The Rogue Sport has a standard continuously variable transmission (CVT). With no “steps” between gears, it can keep the engine at the most efficient speed for fuel economy, or keep it at its peak horsepower indefinitely for maximum acceleration. The Sportage doesn’t offer a CVT.

Brakes and Stopping

The Rogue Sport’s standard front and rear disc brakes are vented to help dissipate heat for shorter stops with less fading. The rear discs on the Sportage are solid, not vented.

Tires and Wheels

The Rogue Sport has a standard easy tire fill system. When inflating the tires, the vehicle’s integrated tire pressure sensors keep track of the pressure as the tires fill and tell the driver when the tires are inflated to the proper pressure. The Sportage doesn’t offer vehicle monitored tire inflation.

Suspension and Handling

The Rogue Sport has vehicle speed sensitive variable-assist power steering, for low-effort parking, better control at highway speeds and during hard cornering, and a better feel of the road. The Sportage doesn’t offer variable-assist power steering.

For greater off-road capability the Rogue Sport has a greater minimum ground clearance than the Sportage (7.4 vs. 6.8 inches), allowing the Rogue Sport to travel over rougher terrain without being stopped or damaged.

Chassis

The Rogue Sport is 4 inches shorter than the Sportage, making the Rogue Sport easier to handle, maneuver and park in tight spaces.

Passenger Space

The Rogue Sport has .3 inches more front headroom, 1.3 inches more front legroom and .6 inches more rear shoulder room than the Sportage.

The front step up height for the Rogue Sport is 1.4 inches lower than the Sportage (17.1” vs. 18.5”). The Rogue Sport’s rear step up height is 1.6 inches lower than the Sportage’s (17.8” vs. 19.4”).

Cargo Capacity

The Rogue Sport has a larger cargo volume with its rear seat folded than the Sportage with its rear seat folded (61.1 vs. 60.1 cubic feet).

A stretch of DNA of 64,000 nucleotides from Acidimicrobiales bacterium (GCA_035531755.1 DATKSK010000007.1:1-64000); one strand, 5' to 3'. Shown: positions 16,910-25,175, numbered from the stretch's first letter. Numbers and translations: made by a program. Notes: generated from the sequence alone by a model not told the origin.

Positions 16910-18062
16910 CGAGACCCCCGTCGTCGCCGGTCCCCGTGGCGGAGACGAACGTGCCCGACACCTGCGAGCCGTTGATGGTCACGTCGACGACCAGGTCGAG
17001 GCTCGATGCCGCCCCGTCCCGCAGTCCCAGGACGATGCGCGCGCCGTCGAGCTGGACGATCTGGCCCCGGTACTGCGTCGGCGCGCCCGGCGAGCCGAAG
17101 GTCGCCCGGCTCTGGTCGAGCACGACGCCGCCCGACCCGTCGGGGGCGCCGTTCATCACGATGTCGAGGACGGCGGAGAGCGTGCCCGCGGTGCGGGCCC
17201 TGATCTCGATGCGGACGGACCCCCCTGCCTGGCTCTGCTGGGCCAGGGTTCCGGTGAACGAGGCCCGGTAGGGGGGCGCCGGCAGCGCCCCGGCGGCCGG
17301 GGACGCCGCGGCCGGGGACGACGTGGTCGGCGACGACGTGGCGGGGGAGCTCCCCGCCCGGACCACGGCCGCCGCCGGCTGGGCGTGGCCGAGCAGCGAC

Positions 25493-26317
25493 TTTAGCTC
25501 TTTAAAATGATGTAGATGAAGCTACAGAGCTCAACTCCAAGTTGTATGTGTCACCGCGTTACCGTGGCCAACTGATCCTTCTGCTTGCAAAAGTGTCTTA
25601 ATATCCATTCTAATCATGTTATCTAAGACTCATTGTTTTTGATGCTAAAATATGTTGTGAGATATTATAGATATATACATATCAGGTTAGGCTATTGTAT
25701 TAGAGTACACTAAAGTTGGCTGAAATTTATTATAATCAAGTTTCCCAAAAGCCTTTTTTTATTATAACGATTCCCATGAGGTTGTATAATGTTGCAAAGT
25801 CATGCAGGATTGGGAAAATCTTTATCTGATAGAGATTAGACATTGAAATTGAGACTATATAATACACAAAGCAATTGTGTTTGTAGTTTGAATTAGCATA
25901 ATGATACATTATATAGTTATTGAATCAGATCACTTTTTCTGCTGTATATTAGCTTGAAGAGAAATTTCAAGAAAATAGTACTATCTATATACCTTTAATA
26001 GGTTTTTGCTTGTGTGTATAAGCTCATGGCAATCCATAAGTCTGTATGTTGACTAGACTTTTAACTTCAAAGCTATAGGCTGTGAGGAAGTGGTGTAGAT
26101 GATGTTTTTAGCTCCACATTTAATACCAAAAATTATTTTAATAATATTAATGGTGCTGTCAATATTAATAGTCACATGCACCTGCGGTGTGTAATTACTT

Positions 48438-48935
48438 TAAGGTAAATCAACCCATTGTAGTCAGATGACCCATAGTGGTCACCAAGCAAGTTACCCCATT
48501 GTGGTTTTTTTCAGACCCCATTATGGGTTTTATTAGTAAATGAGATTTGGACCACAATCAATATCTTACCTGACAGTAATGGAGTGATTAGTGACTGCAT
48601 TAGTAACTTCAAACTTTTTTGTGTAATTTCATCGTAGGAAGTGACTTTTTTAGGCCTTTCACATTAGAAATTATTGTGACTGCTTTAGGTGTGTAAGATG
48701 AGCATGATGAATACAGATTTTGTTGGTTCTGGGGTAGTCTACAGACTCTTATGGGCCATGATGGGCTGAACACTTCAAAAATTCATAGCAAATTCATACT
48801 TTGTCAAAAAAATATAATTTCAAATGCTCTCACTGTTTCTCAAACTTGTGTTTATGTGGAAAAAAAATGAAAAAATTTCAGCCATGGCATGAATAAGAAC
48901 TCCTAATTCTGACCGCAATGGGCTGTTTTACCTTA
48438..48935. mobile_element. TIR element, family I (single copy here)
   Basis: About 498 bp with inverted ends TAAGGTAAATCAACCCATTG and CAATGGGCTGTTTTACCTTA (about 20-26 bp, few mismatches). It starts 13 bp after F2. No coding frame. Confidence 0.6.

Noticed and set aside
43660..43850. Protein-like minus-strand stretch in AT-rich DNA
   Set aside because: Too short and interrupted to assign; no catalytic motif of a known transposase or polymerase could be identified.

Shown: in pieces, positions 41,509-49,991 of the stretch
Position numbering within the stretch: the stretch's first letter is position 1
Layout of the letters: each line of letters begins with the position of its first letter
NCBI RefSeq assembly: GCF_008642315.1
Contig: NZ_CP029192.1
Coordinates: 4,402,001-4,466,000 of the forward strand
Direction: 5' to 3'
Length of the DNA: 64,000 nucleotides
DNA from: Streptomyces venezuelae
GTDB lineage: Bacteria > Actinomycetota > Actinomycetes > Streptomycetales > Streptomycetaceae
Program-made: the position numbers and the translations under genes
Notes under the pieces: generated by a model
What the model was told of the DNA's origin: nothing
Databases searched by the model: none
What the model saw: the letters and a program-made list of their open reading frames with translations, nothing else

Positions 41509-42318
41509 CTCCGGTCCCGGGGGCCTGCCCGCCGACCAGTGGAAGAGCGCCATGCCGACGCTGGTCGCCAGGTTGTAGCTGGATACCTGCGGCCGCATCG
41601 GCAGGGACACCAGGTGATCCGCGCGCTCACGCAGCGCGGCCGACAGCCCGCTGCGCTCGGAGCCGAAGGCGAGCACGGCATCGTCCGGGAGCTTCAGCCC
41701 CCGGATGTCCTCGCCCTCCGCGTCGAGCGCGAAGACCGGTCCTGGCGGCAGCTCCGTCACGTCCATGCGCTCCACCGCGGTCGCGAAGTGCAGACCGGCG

Ergonomics

The Rogue Sport’s driver’s power window opens or closes with one touch of the window control, making it more convenient at drive-up windows and toll booths. The Sportage’s standard driver’s power window switch has to be held the entire time to close it fully.

The Rogue Sport’s speed-sensitive wipers speed up when the vehicle does, so that the driver doesn’t have to continually adjust the speed of the wipers. The Sportage’s manually variable intermittent wipers have to be constantly adjusted.

To keep a safe, consistent following distance, the Rogue Sport (except SV) offers an optional Intelligent Cruise Control, which alters the speed of the vehicle without driver intervention. This allows the driver to use cruise control more safely without constantly having to disengage it when approaching slower traffic. The Sportage doesn’t offer an adaptive cruise control.

Recommendations

Consumer Reports® recommends both the Nissan Rogue Sport and the Kia Sportage, based on reliability, safety and performance.

The Nissan Rogue outsold the Kia Sportage by over five to one during the 2018 model year.

© 1991-2018 Advanta-STAR Automotive Research. All rights reserved.